New Voices in Translation Studies 11 (2014)

Edited by  Geraldine Brodie, Elena Davitti, Sue-Ann Harding, Dorothea Martens, David Charlston, M. Zain Sulaiman, Alice Casarini, Gloria Kwok Kan Lee     TABLE OF CONTENTS Editorial Geraldine Brodie, Elena Davitti, Sue-Ann Harding, Dorothea Martens, David Charlston, M. Zain Sulaiman, Alice Casarini and Gloria Kwok Kan Lee [Editorial] i-v   ARTICLES     Chaucer Abducted:  Examining the Conception of Translation […]

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The appropriation of the concept of intertextuality for translation-theoretic purposes

DOI: 10.1080/14781700.2014.943677 Panagiotis Sakellariou Published online: 27 Aug 2014, in Translation Studies, Taylor & Francis The present article offers a critical account of key applications of the concept of intertextuality for translation-theoretic purposes. It is argued that these applications form part of a reorientation in Western translation studies that involves a significant reconceptualization of both the practice of translation and the […]

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Writing and Translating Francophone Discourse: Africa, The Caribbean, Diaspora

Edited by Paul F. Bandia Amsterdam/New York, NY 2014. VII, 235 pp. (Textxet 78) ISBN: 978-90-420-3894-3 Paper €52,-/US$73,- ISBN: 978-94-012-1176-5 E-Book €47,-/US$66,- Online info: http://www.rodopi.nl/senj.asp?BookId=TEXTXET+78   This book is a much needed contribution to interdisciplinary research on the intersection of French and Francophone Studies and Translation Studies. It highlights the symbiotic relationship between the two disciplines whereby theories and concepts developed […]

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Translation and Politics

University of Liege, 7-9 May 2015 The words ‘translation’ and ‘politics’ are so frequently used in a metaphorical sense that it can be safely claimed both that everything depends on translation and that everything is involved in politics. It is clear, however, that from the beginning the two fields, as indeed language and power, are closely related. Translation is about […]

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Prefiguration in Contemporary Activism

A CTIS/CIDRAL Workshop: 4 December 2014  Keynote Speaker: Marianne Maeckelbergh (Institute of Cultural Anthropology and Development Sociology, Leiden University, Netherlands; Co-founder of Global Uprisings) Click here for programme and abstracts Prefiguration, or ‘prefigurative politics’, involves experimenting with ways of enacting the principles being advocated by an activist group in the here and now, rather than at some future point when the conditions for […]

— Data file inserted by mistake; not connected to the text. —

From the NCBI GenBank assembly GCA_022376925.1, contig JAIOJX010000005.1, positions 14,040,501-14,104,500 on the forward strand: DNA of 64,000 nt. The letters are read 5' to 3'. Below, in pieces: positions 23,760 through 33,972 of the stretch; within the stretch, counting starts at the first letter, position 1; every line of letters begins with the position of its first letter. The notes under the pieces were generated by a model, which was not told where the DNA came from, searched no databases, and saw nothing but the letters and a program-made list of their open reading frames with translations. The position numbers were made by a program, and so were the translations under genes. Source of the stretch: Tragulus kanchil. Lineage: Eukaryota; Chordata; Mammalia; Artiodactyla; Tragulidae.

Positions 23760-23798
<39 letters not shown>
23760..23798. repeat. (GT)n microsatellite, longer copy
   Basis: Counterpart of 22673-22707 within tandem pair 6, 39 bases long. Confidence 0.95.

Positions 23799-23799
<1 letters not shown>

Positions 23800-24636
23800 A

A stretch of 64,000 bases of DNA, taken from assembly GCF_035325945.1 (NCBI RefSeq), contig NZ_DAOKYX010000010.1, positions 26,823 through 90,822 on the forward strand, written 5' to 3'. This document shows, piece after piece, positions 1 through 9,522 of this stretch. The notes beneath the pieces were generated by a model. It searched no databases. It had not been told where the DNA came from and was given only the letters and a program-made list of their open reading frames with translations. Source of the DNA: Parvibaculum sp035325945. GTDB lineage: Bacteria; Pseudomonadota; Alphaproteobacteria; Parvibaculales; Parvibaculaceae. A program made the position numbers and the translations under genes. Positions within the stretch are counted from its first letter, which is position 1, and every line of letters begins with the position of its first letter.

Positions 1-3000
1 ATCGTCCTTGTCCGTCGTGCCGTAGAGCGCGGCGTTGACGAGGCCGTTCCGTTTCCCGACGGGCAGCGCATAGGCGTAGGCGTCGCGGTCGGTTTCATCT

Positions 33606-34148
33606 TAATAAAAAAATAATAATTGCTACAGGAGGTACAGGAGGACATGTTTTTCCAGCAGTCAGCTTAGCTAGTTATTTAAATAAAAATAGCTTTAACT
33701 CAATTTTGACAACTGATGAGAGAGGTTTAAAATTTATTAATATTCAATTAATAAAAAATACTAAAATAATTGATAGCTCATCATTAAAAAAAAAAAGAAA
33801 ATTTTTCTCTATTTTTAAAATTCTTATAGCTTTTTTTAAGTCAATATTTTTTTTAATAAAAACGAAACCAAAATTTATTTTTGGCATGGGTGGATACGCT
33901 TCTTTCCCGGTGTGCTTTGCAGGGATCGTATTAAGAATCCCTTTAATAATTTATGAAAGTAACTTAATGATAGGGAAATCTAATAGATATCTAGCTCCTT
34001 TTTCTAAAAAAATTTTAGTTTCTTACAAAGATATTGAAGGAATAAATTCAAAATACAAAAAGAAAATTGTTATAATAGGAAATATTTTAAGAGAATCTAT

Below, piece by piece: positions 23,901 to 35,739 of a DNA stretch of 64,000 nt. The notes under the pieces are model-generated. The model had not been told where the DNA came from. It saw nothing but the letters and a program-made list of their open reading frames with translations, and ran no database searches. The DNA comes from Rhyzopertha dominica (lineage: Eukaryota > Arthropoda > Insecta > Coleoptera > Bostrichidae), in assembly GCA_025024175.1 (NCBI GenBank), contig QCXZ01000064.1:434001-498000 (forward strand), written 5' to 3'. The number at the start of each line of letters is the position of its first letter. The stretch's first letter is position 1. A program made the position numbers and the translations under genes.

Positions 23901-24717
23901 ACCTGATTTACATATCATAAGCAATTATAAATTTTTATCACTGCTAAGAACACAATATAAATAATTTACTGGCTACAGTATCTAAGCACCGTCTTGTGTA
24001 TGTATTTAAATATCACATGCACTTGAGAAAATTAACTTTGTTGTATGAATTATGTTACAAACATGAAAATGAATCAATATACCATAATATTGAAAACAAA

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A wounded Egypt

  Sally Toma Monday, October 13, 2014  A nurse and her staff have tamed the men in a mental health ward into becoming compliant patients. They spend their days and nights in a medicine-induced state of fogginess that prevents them from rebelling against the petty rules and regulations that govern the ward. A smug guy believing he is free arrived […]

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Misstated Excerpt of Times Article Offers Fresh Take on President Sisi of Egypt

    By THE NEW YORK TIMES OCT. 15, 2014   There is no such thing as bad press for President Abdel Fattah el-Sisi, at least not if it is translated by Al Ahram, Egypt’s flagship state newspaper. A recent report in The New York Times described the muted reaction to Mr. Sisi’s speech last month before the United Nations General Assembly compared with […]

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MENA REGION: POST-2015 DEVELOPMENT AGENDA

Call for Papers: The 21stAnnual Research Conference March 16-18th, 2015 The American University in Cairo, New Cairo, Egypt Conference Website: http://conf.aucegypt.edu/AUC2015 Conference Email: auc.conf2015@aucegypt.edu   Introduction The American University in Cairo (AUC) is hosting its annual conference on the MENA (Middle East and North Africa) region post-2015 development agenda. AUC is the region’s premier English-language university connecting the region and the […]

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The mysterious fall and rise of the Arab crime novel

Marcia Lynx Qualey Last updated: 28 September 2014 Why are gentleman-thieves and murder mysteries making a comeback in Arabic popular fiction? When Egyptian novelist and photographer Ahmed Mourad was asked earlier this year, why so few Egyptians were writing crime novels, he said that the genre was new, “and anything new is usually accompanied by a lot of attack and criticism”. Then […]

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On Hunger Strike

Omar Robert Hamilton London Review of Books Vol. 36 No 19 · 9 October 2014 page 30 | 1717 words After the shock and awe tactics of the Rabaa massacre last summer, when Egypt’s military regime murdered around a thousand supporters of the deposed president, Mohamed Morsi, the rolling counter-revolution has played out mostly within the justice system, between police stations, […]

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